Wesley already was a minority-serving institution, with 40% of its students Black, 37% white and 7% Hispanic. Delaware State’s student body is three-fourths Black.
Historically Black Colleges and Universities have followed a somewhat different path. Today, there are 101 public and private HBCUs in the United States, most dating to a period from the abolition of slavery in 1865 to passage of the Civil Rights Act of 1964. Like predominantly white institutions, a majority of HBCUs got their start through churches and religious groups.
However, the Historically Black Churches in America have not had the same financial resources or accumulated wealth of white denominations in America, noted Samuel Tolbert, president of the National Baptist Convention of America and board chairman at Simmons College of Kentucky, an HBCU in Louisville.
“Even though the denominations were supporting historically Black colleges, they couldn’t compete with other schools. They didn’t have the assets,” he explained.
A recent report on the website Moguldum explained this context. “HBCUs tend not to take in as much in donations as predominantly white schools. Their endowments are on average 70% smaller than those of other schools.”
There are outliers to this situation, however. Howard University, one of the best-known HBCUs in America, has an endowment reported to be $693 million. Howard is a non-sectarian school without denominational ties that has a deep alumni donor base and is able to court donors from all sectors.
That is not the case for the majority of HBCUs, especially the faith-based ones.
Since passage of the Civil Rights Act, the federal government has at times offered special funding for HBCUs. And that cause was a shared point of discussion among most all the contenders for the Democratic presidential nomination in 2020. As a candidate, Joe Biden pledged $70 billion in funding for HBCUs as part of a larger plan for strengthening higher education.
Last year, the Trump administration expanded a federal program that loans money for campus improvements to include 40 faith-based HBCUs previously excluded because of church-state separation issues.
Government funding has presented both a help and a problem, Tolbert said. “In the infancy of a lot of these denominationally based HBCUs, there was a dependence on denominations and churches. That’s how they were founded. With increased government funding, there became somewhat of a gap between the historically Black colleges and the historically Black church. In recent times, they’ve had to turn back to the churches because they weren’t getting as much support as they needed.”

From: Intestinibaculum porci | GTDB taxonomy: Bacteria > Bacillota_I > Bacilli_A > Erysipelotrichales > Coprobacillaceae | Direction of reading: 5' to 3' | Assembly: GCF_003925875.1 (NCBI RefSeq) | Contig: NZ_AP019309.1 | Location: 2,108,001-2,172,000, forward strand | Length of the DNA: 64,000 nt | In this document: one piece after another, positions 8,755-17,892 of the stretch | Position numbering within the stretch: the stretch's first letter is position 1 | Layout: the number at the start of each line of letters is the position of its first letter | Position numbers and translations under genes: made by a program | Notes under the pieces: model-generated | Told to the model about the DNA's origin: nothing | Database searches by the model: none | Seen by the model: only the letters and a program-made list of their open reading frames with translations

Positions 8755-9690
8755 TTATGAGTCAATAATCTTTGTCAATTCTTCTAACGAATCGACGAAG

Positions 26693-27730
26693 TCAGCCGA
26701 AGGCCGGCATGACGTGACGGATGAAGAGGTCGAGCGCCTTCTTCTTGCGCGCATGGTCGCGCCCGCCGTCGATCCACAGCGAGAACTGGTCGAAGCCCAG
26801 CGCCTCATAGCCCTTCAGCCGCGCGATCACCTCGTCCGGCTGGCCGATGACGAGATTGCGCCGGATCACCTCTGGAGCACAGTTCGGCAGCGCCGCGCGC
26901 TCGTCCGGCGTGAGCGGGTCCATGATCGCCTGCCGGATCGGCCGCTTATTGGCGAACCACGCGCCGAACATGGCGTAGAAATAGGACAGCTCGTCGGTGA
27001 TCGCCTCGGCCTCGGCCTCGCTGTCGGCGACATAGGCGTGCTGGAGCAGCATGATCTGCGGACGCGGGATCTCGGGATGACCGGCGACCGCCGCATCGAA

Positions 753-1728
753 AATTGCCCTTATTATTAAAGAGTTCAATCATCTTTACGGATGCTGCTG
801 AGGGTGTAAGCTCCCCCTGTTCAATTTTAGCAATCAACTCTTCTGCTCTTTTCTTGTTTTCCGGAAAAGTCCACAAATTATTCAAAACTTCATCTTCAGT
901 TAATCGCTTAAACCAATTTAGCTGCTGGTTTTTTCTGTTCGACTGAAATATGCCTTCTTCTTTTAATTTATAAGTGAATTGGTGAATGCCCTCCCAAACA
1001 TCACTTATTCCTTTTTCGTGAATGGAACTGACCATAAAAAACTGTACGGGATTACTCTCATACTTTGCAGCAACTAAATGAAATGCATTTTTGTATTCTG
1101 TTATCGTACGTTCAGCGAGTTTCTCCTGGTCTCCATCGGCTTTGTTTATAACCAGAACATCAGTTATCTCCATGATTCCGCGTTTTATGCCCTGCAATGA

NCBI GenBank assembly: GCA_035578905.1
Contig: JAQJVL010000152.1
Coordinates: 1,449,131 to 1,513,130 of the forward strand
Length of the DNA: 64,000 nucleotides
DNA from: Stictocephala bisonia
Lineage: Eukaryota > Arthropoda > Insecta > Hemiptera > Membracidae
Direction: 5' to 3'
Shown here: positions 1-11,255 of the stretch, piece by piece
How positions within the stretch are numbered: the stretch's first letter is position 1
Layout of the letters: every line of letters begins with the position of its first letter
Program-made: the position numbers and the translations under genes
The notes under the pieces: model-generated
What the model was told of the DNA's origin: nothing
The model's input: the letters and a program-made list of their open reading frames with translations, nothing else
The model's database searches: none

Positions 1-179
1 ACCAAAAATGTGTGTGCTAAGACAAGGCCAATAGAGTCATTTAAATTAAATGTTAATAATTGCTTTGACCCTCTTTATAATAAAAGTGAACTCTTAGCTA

One example is Simmons College of Kentucky, which in 2016 created a partnership with the National Baptist Convention of America. That came with a financial commitment from the denomination to the school.
“Our goal now is that 7.9% of our budget would go to Simmons. We voted on it and were unanimous to do it,” Tolbert said. “The challenge has been that COVID hit right after we left that meeting, and we’ve only been promoting our entire finance plan online. We’ve got to get enough participants from churches and associations to make it work.”
When fully realized, this commitment could move NBCA’s financial contributions to Simmons up from less than 1% of the school’s budget to 6%, Tolbert predicted. “That’s monies that would come directly from a National Baptist Convention account. It does not take into account monies that would come from churches and individuals.”
Taken together, individual contributions and denominational contributions will have a “significant impact” on the school’s funding, he said.
NBCA has eight slots on Simmons’ 26-member board of trustees.
Tolbert sees his personal relationship with Simmons and his denomination’s relationship with the HBCU as an incentive to raise support for the school. “That really puts some pressure on me and the convention to be financially supportive of this school.”
Another way for Presbyterians
Among mainline Protestant churches, the Presbyterian Church in America has one of the loosest affiliations with its colleges and universities.
Jeff Arnold serves as executive director of the Association of Presbyterian Colleges and Universities, a voluntary partnership of 54 schools with historic ties to the PCUSA.
“Within the Presbyterian world, we have, depending on who you’re counting, 68 schools that were founded by various entities of the church. About a dozen of those no longer want to affiliate with the church. The national church has never had any governance over any of these schools nor any funding.”
All Presbyterian schools — including the likes of Princeton — were “founded at the local level,” he explained. “They have survived throughout history by the input from those areas. In some areas of the country where presbyteries have endowments, there is more involvement. … The vast majority will sink or swim on their own.”
The denomination, and especially its foundation, does maintain endowed scholarship funds for schools, for both undergraduates and seminarians.
Few of the schools have governing relationships with denominational bodies, he added. “In almost every case, there are no requirements of faculty or trustees.”
Princeton, the original flagship school for Presbyterians in America, ceased formal ties with the church in the 1920s. Its most significant church identification today is through Princeton Seminary.
The website for the seminary explains: “Affiliated from the beginning with the Presbyterian Church and the wider Reformed tradition, Princeton Theological Seminary is a denominational school with an ecumenical, interdenominational, and worldwide constituency.”